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Illustration 3.2: Motion on an Incline
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Galileo was the first person to realize that a well-polished (a very slippery or frictionless) inclined plane could be used to reduce the effect of gravity. He realized that if you started with a vertical incline (angle of 90°), the scenario was equivalent to free fall. If the incline was horizontal (an angle of 0°), the object would not move at all. He therefore reasoned that as you decreased this angle from 90° the acceleration would decrease. He was able to measure this acceleration and, thereby, determine the acceleration due to gravity. Mathematically, this amounts to the realization that as a function of the incline's angle:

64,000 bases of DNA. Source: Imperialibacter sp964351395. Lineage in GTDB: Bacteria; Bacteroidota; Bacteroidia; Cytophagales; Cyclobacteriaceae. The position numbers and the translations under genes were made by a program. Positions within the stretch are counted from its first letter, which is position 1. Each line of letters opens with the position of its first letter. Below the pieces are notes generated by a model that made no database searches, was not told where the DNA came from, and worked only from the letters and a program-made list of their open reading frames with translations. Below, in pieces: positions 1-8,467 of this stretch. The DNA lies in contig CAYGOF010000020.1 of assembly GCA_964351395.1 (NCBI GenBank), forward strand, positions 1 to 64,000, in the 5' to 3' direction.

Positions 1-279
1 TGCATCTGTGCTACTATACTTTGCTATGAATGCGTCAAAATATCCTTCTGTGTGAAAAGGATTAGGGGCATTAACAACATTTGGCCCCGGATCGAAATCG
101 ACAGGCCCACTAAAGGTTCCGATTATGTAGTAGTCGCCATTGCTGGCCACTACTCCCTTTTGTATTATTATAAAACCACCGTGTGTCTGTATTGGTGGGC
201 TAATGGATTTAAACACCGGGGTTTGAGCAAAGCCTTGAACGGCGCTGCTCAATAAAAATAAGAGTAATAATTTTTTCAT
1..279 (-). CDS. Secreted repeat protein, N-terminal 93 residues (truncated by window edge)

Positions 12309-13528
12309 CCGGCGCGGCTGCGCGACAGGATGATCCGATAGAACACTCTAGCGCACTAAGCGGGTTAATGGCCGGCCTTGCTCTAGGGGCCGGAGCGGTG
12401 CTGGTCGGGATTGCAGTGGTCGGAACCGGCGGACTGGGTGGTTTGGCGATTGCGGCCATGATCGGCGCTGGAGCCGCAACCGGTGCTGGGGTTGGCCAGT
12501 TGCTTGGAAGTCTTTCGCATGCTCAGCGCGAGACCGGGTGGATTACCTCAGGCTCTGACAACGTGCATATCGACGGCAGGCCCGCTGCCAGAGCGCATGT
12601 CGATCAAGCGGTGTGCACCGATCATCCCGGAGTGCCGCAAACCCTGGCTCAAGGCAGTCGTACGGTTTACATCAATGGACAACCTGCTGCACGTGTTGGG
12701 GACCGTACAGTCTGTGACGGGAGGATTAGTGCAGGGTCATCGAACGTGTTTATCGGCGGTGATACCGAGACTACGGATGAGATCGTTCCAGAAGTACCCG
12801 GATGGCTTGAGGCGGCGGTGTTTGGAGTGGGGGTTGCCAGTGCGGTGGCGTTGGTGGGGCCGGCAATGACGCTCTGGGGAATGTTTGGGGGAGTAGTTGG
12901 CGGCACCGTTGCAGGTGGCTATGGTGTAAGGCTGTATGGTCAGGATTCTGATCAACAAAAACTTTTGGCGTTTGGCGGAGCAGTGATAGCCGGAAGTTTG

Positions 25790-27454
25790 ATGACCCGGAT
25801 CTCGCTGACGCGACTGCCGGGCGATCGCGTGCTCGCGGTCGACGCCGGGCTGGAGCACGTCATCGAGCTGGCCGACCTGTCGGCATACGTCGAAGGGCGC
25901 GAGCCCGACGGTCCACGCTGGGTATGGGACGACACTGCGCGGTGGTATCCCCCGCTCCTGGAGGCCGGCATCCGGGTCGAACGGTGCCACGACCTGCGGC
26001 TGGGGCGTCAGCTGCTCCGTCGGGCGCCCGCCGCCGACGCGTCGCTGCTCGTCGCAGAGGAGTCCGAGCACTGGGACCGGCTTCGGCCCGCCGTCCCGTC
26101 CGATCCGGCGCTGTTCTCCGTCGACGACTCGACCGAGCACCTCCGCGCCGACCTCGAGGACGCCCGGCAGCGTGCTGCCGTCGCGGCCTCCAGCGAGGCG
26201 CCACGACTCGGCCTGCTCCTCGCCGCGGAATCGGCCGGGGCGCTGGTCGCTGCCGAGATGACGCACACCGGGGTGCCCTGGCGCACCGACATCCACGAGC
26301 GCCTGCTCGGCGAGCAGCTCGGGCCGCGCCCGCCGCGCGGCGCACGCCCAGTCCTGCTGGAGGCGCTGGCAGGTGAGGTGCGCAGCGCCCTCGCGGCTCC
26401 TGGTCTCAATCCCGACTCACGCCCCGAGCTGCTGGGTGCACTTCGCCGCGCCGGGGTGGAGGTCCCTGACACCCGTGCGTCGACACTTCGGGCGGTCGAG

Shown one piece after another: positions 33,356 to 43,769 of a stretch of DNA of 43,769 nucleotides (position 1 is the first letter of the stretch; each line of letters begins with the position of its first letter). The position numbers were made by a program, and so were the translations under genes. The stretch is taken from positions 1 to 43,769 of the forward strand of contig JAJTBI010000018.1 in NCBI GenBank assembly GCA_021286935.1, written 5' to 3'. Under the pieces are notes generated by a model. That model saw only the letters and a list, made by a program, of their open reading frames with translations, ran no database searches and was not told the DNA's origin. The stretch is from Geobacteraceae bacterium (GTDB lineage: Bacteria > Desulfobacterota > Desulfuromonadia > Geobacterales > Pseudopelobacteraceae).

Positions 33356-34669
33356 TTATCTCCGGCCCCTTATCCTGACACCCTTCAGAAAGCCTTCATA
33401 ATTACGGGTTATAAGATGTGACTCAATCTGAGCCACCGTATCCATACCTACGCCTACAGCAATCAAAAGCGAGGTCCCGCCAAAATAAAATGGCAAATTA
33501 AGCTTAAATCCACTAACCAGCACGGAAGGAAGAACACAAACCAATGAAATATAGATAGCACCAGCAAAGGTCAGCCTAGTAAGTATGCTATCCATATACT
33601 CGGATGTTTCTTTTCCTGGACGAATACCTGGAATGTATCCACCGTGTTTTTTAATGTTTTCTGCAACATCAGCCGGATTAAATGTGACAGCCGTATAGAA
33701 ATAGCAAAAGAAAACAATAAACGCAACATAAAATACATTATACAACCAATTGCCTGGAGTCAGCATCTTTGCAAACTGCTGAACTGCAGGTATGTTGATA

geff = g sin(θ),
where geff is the acceleration down the incline. See Illustration 2.5 and Chapter 4 for more details.
By varying the type of object sliding down the slippery (frictionless) incline, he was able to show that all objects accelerate at the same rate. Try the experiment for yourself (time is given in seconds and distance is given in meters) with the above three animations.
Galileo started his objects from rest on an incline. What did he find from his experiments? Galileo's conclusion was that during successive equal-time intervals the objects' successive displacements increased as odd integers: 1, 3, 5, 7, .... What does that really mean? Consider the chart below, which converts Galileo's data into data we can more easily understand (data shown for an incline whose angle yields an acceleration of 2m/s2):
|elapsed time (s)||displacement during the time interval (m)||total displacement (m)|
The third column is constructed by adding up all of the previous displacements that occurred in each time interval to get the net or total displacement that occurred so far. What is the relationship between displacement and time? The displacement is related to the square of the time elapsed. Does that idea look familiar? It should. We found in Chapter 2 that x = x0 + v0*t + 0.5*a*t2 or that, for no initial velocity, x = x0 + 0.5*a*t2 or that Δx is proportional to t2.